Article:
05 March 2008

Sickness and Evil

Over the weekend, a horrific crime happened fairly close to home, geographically speaking. It involved a teenager and three others killing the teenager’s family, including her eight and thirteen year old brothers. The father of the family, at last report, was still in a bad way in the hospital. A number of my students wanted to spend a few minutes talking about it.

I asked those who did want to talk about it to describe the actions of the killers using as few words as possible, one being preferable. Responses included sick, stupid (this one struck me as a bit inane for the topic), schizophrenic, bipolar, and evil. Two of those responses actually require making a judgment about the perpetrators. One of those two is just...stupid. The other three, even if the students don’t realize it, attempt to explain the actions of the perpetrators while actually deflecting blame away from the perpetrators.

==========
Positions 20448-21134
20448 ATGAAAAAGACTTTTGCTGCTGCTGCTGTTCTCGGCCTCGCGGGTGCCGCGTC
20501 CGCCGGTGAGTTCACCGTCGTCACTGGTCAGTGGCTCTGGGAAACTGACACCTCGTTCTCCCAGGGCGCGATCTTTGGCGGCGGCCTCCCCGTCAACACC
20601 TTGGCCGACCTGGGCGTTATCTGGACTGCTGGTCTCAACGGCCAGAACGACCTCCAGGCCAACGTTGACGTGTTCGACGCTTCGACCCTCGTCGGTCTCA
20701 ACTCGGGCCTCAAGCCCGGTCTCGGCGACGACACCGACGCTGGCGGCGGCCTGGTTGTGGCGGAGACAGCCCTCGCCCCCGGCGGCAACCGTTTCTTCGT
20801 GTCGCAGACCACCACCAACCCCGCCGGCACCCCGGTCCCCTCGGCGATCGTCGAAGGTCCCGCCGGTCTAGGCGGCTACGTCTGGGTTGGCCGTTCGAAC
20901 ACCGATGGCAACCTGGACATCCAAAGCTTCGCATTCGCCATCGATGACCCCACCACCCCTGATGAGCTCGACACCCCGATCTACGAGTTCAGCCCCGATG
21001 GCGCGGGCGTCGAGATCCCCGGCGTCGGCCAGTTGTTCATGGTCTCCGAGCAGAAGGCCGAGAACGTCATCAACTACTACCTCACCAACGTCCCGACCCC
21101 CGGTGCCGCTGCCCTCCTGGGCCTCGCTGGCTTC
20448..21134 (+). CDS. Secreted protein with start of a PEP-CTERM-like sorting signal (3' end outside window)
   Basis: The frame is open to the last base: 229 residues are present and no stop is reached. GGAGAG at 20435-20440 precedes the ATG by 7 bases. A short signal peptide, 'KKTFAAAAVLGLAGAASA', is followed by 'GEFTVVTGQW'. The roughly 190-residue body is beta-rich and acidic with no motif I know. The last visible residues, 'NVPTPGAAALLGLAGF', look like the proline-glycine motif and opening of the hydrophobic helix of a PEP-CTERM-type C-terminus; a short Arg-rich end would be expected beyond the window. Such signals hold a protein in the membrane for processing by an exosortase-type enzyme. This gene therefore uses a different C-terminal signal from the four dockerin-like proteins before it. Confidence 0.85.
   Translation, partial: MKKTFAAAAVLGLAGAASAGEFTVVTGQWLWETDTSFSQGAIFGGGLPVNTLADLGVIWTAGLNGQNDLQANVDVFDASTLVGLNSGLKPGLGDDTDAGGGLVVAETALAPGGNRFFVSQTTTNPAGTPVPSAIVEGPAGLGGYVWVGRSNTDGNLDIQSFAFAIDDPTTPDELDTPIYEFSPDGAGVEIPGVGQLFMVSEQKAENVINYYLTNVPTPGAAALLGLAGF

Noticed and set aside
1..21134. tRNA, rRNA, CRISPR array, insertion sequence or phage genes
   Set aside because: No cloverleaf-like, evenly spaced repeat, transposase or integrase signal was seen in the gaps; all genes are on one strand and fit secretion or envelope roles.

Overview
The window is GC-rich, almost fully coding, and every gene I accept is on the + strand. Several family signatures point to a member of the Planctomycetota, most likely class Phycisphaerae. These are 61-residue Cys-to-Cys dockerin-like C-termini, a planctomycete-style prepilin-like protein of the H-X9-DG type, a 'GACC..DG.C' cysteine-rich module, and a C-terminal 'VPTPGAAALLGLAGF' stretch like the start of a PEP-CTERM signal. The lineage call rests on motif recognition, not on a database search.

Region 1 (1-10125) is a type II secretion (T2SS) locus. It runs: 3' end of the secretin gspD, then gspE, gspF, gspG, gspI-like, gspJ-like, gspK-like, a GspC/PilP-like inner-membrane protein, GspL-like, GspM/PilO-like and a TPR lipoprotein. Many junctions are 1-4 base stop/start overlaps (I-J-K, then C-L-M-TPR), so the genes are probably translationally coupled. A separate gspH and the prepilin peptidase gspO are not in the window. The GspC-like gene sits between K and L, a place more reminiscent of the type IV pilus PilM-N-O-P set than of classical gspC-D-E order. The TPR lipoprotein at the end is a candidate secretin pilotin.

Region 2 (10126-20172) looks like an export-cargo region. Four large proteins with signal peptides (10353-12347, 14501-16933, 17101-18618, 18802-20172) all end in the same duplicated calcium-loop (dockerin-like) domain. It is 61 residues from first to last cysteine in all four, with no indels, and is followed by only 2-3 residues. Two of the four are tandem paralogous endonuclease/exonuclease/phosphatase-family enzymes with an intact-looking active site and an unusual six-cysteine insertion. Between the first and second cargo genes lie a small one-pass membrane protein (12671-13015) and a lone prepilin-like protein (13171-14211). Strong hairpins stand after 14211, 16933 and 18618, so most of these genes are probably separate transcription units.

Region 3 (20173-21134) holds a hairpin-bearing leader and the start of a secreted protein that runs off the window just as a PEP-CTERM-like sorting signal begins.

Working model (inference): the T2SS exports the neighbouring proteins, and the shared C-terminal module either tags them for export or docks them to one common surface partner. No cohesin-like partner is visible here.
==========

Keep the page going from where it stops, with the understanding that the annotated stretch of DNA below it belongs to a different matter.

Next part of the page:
What might not be immediately obvious – and I admit that I pay more attention than the average person to individual words – is that if it is said that a criminal is “sick” (insert mental illness here), then that criminal might theoretically not be responsible for his or her actions. It’s a potential way out.

I didn’t press the conversation too much, as there were more pressing things to do in class. It was just a slice of the day that I thought was interesting, possibly telling. The one kid who called it evil, I think, hit it on the head. Too bad I got three answers of “stupid” in the process.

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